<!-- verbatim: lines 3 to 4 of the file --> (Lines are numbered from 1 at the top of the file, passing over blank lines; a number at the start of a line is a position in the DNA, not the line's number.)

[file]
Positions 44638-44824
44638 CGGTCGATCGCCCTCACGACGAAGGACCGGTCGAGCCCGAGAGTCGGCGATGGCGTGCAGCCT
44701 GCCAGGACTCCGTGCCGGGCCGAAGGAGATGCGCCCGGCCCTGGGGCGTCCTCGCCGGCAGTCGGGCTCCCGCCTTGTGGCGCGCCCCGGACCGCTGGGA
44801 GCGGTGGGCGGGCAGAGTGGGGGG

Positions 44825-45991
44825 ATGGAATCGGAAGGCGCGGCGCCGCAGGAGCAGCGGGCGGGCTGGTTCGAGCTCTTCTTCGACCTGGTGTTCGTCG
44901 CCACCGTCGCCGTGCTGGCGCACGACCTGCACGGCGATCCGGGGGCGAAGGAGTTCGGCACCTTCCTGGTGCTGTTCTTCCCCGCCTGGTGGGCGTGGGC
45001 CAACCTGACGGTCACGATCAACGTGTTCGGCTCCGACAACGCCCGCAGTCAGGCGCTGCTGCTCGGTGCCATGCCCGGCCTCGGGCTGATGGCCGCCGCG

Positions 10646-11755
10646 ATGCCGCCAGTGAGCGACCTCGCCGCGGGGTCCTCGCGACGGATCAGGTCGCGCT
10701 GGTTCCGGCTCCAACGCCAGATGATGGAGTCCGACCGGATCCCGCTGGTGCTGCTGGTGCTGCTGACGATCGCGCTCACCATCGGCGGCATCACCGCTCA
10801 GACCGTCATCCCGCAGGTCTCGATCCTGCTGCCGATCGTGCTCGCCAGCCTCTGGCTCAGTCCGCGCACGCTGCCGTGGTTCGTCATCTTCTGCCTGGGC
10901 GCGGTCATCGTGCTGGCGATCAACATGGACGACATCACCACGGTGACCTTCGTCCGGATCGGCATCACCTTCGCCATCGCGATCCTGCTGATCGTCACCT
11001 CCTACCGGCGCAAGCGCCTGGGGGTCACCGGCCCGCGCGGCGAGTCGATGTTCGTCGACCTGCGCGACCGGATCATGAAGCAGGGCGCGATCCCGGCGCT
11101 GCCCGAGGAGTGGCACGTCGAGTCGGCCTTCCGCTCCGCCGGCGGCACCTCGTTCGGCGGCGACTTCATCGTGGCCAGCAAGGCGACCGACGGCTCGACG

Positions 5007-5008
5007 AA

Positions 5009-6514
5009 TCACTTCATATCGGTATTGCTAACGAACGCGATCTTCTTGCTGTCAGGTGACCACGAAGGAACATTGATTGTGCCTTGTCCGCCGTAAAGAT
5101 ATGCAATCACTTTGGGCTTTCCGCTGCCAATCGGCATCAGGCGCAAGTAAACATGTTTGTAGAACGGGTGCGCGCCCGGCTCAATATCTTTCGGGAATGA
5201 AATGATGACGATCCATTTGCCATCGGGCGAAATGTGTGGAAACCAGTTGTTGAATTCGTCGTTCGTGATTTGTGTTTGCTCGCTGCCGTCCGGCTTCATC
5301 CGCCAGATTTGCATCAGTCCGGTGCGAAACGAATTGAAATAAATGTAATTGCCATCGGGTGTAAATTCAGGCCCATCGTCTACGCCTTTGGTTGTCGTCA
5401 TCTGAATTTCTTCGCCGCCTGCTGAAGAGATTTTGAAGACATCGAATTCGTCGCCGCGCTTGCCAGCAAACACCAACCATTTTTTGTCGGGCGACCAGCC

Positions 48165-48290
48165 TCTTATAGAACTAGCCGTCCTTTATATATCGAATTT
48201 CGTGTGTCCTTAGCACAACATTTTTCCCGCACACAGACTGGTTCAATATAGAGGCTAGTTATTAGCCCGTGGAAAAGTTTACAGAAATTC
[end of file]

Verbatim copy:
44701 GCCAGGACTCCGTGCCGGGCCGAAGGAGATGCGCCCGGCCCTGGGGCGTCCTCGCCGGCAGTCGGGCTCCCGCCTTGTGGCGCGCCCCGGACCGCTGGGA
44801 GCGGTGGGCGGGCAGAGTGGGGGG